Haile Selassie Statue Is Destroyed In Wimbledon's Cannizaro Park

Incident is thought to be linked to unrest in Ethiopia after singer shot dead

Haile Selassie statue

Haile Selassie statute, pic courtesy of @MertonEye

A statue of former Ethiopian leader Haile Selassie which was a distinctive landmark in Wimbledon’s Cannizaro Park, has been destroyed.


Police are investigating the incident, which was thought to carried out by a group of around 100 people on Tuesday (June 30).


It is thought to be linked to unrest in Ethiopia sparked after singer, Hachalu Hundessa, was shot dead earlier in the week.


Demonstrations after his death saw a statue of royal prince Ras Makonnen Wolde Mikael, the father of Selassie, Ethiopia's last emperor, torn down in the city of Harar in eastern Ethiopia.


Many ethnic Oromos say they were oppressed under Haile Selassie's reign and their language and traditional religion were banned.


Hachalu's songs focused on the rights of Ethiopia's Oromo ethnic group and he had been a prominent voice in anti-government protests that led to a change in leadership in 2018.


The Metropolitan Police said inquiries were ongoing and no arrests had yet been made after they were called to a report of criminal damage at 5.10pm on Tuesday. The wrecked statue was later cleared away (see below - photo courtesy of @MertonEye)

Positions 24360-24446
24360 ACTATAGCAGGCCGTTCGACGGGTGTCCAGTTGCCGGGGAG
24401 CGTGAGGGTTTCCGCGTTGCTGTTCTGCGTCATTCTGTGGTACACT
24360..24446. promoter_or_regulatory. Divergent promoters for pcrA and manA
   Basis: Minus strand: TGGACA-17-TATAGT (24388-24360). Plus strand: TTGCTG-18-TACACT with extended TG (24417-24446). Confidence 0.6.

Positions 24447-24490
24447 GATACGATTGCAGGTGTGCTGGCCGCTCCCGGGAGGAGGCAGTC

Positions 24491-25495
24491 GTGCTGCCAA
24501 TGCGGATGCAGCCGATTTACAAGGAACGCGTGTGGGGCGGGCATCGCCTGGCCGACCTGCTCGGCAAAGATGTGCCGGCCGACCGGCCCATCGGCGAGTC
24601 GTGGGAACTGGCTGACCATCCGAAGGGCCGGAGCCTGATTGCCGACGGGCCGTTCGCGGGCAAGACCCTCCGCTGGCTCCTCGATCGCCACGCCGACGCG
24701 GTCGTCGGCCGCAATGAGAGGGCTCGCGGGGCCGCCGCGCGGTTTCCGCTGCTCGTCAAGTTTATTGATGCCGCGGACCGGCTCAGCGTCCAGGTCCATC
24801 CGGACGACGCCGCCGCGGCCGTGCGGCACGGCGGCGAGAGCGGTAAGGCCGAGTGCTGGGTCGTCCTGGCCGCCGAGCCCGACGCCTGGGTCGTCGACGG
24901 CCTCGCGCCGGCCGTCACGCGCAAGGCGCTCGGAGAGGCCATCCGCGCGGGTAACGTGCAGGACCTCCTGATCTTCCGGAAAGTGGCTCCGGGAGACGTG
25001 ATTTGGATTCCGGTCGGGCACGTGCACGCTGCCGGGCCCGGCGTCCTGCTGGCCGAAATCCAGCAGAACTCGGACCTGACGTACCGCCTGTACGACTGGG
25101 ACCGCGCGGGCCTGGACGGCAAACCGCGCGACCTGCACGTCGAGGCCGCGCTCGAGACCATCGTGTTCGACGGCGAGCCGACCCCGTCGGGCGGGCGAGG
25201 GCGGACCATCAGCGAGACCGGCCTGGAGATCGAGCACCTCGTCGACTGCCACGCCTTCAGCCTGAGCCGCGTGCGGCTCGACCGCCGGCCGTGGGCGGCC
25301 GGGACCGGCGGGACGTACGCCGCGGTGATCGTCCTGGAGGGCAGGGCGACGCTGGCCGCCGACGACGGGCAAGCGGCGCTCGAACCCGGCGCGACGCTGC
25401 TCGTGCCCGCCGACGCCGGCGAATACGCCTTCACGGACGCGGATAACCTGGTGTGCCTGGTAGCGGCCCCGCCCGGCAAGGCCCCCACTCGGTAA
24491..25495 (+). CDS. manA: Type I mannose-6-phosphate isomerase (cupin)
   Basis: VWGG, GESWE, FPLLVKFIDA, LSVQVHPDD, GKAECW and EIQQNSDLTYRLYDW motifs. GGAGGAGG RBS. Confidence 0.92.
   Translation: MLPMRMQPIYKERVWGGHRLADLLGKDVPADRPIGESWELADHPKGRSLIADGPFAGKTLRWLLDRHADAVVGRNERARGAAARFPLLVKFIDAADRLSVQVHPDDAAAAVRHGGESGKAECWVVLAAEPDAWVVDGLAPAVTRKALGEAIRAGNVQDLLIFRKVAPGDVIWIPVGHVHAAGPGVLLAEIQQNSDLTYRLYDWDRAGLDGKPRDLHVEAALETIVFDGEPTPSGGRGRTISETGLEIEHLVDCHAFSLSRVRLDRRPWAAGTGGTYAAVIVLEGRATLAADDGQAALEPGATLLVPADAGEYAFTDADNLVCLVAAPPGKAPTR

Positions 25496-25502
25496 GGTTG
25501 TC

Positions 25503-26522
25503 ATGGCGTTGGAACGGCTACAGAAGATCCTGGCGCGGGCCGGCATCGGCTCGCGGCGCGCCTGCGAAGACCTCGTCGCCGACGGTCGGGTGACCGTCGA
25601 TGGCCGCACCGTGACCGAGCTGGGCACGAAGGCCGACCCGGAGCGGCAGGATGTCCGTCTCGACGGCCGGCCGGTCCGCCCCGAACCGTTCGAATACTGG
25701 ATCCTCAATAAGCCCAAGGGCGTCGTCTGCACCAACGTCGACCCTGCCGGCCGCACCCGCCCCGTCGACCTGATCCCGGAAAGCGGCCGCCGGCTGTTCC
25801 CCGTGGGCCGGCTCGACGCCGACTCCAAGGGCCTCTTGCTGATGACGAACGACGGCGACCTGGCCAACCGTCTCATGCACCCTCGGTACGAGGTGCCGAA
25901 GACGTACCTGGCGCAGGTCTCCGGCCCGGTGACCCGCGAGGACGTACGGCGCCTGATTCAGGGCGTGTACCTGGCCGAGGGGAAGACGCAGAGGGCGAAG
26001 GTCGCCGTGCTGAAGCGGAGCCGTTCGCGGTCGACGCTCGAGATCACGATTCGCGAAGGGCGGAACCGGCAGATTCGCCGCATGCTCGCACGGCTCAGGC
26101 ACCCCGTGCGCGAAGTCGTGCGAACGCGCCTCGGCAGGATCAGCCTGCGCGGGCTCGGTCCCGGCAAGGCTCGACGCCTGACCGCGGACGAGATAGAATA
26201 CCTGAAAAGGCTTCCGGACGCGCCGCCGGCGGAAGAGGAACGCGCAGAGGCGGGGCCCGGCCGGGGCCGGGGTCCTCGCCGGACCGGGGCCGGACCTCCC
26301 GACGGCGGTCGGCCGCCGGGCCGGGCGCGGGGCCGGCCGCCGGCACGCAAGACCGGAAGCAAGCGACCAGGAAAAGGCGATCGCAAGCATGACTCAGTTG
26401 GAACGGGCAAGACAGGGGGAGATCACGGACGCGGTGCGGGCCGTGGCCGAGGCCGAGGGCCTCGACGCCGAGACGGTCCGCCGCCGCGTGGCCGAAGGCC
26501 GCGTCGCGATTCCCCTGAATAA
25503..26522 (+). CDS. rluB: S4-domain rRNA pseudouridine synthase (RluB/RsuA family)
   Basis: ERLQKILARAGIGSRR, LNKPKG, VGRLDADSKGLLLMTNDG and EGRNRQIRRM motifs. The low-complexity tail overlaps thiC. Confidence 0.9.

Base where statue stood


Selassie lived in Wimbledon in 1936 during his exile following the Italian invasion of his country. The statue was sculpted by Hilda Seligman, while he stayed with her family at nearby Lincoln House, Parkside, and later erected in Cannizaro Park.


This was the period during which, Ethiopia had been invaded by Italian forces commanded by the fascist dictator, General Mussolini. Selassie had been forced to go into temporary exile for his own safety.

The bust originally stood in the garden at Lincoln House. It was later transferred to the rose garden at Cannizaro House.


It was restored in 2006 and among those present after its unveiling following restoration were the Emperor’s great grand-daughter Tsige-Mariam Asrate, his great great grandson Alex Asrate-Denyer, members of the Seligman family, and representatives of the London Rastafarian community.

July 2, 2020